Once the wood is dried to the ideal MC level, they can glue the pieces and then coat it with a plastic called Surlyn®. This coating protects the maple from damage and keeps out any unwanted moisture, thereby extending pin life.
Applying a Finish
After an object is made and it’s time to apply a finish, Flexner says the MC of the wood becomes less of an issue; that is, unless the MC is so high (almost wet to the touch) that it causes a problem with the finish.
The thicker the finish that’s applied, the better it’s going to resist moisture or humidity exchange, but Flexner cautions woodworkers about applying a finish that’s too thick – typically, more than three coats. What happens is that the finish deteriorates and cracks faster.
The exception would be a poured-on epoxy finish – like what some restaurants use on their dining tables. The boards in these tables show no visible shrinkage or expansion because the epoxy finish is so thick that it just stops the change almost entirely. But, of course, epoxy is not a very functional finish for a cabinet or some fine pieces of furniture.
While a regular finish can greatly minimize the shrinkage and expansion of wood, the wood will still undergo some movement. This often occurs during the change of seasons or if a piece of furniture is moved from a very dry location, like Phoenix, to a much more humid locale, like Miami, or vice versa.
For example, in winter and summer, when the air is drier due to a heater or air conditioner running, the wood shrinks. In the fall and spring, when HVAC units may not be on or when windows are left open, the wood can expand but again, not to the extent that it normally would if there were no finish on the wood.
Flexner also notes that the first coat of any finish seals the wood. In effect, the finish stops up the pores in the wood so that the next coat of finish, or any other liquid for that matter, doesn’t penetrate easily.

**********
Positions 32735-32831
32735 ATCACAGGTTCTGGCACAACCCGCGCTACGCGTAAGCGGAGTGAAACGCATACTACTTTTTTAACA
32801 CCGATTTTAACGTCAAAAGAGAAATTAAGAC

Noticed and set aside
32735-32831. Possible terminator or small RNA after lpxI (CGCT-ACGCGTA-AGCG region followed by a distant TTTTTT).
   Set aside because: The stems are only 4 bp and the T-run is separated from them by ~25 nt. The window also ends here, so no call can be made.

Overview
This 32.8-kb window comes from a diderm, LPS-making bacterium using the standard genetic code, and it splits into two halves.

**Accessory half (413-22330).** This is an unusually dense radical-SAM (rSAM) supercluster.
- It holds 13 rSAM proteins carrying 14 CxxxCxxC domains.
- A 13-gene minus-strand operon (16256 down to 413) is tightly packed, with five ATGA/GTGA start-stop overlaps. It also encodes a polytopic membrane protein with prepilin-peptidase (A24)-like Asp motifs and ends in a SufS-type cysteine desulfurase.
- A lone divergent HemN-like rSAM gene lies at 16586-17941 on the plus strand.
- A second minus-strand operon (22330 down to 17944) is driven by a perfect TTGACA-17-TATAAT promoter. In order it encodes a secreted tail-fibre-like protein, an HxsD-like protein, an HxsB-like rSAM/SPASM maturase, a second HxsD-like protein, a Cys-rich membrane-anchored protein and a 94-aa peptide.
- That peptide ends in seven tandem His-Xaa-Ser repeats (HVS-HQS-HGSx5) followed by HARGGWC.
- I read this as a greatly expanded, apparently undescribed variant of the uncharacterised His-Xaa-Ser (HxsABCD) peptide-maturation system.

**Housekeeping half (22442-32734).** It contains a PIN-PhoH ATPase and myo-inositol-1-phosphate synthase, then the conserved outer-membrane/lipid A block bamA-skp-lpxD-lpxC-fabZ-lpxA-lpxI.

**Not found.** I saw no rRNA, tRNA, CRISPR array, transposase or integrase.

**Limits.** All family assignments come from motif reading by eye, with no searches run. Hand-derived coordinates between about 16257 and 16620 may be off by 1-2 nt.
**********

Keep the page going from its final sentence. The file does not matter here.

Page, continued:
This first application of finish raises the wood’s grain so that it feels rough. Rubbing sandpaper lightly over the rough surface will make it feel smooth.
Nothing else needs to be done to the wood unless, after this first coat, one of two issues need to be addressed.
The first issue involves the use of alkyd varnish and lacquer. They gum up sandpaper when the wood is sanded, so a sanding sealer will be needed. Flexner notes that sanding sealers weaken the finish and should be used only when finishing a large project or doing production work.
The second issue may involve problems in the wood such as resinous knots in softwoods. This problem can be corrected by using shellac for the first coat.
Free Download – Is a Pin or Pinless Moisture Meter Best For You?
Obviously, this article only skims the surface of all there is to know about wood finishing. For anyone wanting a more in-depth coverage of finishing, read Flexner’s book Understanding Wood Finishing.
For the amateur woodworker or someone wanting to do basic finishing, Flexner’s book Wood Finishing 101 would be ideal. It’s not as comprehensive as Understanding Wood Finishing, but it comes with plenty of photos and step-by-step illustrations.